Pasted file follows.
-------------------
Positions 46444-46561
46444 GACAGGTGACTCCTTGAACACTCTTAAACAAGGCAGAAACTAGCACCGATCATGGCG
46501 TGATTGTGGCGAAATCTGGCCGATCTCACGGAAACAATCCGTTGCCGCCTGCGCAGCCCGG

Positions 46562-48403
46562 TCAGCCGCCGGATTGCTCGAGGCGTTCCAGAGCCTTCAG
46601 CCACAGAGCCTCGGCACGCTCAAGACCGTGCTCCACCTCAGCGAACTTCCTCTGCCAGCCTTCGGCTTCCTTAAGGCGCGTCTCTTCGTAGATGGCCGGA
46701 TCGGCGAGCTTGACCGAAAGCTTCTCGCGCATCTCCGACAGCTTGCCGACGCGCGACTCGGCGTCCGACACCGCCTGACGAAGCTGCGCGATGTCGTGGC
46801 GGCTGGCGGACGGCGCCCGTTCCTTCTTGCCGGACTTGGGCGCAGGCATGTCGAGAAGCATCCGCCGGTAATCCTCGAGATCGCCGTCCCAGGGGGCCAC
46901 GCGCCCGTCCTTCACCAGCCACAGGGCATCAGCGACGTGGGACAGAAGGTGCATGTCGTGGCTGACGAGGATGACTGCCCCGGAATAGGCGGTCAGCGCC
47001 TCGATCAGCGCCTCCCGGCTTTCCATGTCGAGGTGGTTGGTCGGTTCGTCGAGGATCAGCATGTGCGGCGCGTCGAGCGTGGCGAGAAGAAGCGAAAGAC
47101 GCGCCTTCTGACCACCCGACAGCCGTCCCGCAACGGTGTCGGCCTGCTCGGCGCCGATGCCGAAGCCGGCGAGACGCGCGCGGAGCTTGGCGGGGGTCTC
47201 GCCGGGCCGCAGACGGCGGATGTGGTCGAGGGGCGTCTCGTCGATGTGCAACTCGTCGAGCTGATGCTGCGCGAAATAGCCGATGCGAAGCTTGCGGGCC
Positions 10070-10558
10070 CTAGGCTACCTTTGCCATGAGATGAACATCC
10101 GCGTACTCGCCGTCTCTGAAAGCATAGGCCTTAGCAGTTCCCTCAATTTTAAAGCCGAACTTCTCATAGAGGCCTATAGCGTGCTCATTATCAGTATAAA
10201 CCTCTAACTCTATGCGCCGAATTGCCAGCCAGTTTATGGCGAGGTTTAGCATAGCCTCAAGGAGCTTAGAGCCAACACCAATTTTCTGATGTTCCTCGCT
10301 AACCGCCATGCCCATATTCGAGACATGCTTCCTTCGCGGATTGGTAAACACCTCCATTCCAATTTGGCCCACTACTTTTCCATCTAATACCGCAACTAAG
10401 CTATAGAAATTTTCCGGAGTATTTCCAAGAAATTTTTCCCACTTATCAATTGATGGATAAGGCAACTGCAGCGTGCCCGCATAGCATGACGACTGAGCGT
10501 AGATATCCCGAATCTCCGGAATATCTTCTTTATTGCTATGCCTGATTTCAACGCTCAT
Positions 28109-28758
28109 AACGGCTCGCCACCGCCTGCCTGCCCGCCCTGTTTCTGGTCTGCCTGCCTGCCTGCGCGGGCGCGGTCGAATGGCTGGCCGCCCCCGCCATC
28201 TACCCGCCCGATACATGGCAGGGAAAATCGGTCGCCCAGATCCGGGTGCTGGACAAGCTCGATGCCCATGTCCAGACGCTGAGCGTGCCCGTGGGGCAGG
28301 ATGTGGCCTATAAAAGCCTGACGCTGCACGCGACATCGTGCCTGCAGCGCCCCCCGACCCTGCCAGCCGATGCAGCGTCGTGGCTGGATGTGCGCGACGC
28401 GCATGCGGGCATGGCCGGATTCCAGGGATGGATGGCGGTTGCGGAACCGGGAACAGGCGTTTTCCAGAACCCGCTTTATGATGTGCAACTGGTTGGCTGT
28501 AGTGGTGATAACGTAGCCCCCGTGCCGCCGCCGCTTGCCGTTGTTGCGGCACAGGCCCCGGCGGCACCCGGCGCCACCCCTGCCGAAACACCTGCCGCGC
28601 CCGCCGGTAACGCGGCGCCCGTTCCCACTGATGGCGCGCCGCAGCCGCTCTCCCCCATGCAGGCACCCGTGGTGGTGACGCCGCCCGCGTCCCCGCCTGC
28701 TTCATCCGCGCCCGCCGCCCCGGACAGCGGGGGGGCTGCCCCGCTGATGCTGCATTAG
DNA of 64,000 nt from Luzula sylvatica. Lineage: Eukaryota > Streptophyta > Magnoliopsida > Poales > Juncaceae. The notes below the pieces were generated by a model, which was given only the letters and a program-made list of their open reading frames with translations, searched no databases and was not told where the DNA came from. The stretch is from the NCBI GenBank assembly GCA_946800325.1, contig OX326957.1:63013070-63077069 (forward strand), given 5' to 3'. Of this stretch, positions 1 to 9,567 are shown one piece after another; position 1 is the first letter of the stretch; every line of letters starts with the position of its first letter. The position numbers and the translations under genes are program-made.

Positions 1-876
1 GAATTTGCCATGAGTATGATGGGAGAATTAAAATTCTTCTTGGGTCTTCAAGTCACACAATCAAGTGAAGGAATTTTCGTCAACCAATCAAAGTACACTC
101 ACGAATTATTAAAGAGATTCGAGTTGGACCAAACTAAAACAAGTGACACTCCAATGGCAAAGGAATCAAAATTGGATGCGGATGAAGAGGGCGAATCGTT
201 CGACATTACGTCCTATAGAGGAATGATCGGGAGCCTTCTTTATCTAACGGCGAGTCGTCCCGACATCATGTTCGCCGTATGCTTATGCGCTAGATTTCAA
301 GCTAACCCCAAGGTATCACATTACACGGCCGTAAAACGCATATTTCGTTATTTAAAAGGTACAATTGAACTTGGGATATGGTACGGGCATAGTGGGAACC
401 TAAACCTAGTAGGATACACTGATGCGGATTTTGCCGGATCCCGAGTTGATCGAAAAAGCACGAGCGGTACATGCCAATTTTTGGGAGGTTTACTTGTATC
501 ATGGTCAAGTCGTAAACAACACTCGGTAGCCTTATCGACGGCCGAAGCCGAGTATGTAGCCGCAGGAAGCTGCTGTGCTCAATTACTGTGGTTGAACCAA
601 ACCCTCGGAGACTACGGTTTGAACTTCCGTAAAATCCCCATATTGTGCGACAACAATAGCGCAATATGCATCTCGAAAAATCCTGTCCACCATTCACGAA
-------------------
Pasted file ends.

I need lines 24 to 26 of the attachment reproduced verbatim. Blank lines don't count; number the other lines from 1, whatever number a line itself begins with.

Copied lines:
28401 GCATGCGGGCATGGCCGGATTCCAGGGATGGATGGCGGTTGCGGAACCGGGAACAGGCGTTTTCCAGAACCCGCTTTATGATGTGCAACTGGTTGGCTGT
28501 AGTGGTGATAACGTAGCCCCCGTGCCGCCGCCGCTTGCCGTTGTTGCGGCACAGGCCCCGGCGGCACCCGGCGCCACCCCTGCCGAAACACCTGCCGCGC
28601 CCGCCGGTAACGCGGCGCCCGTTCCCACTGATGGCGCGCCGCAGCCGCTCTCCCCCATGCAGGCACCCGTGGTGGTGACGCCGCCCGCGTCCCCGCCTGC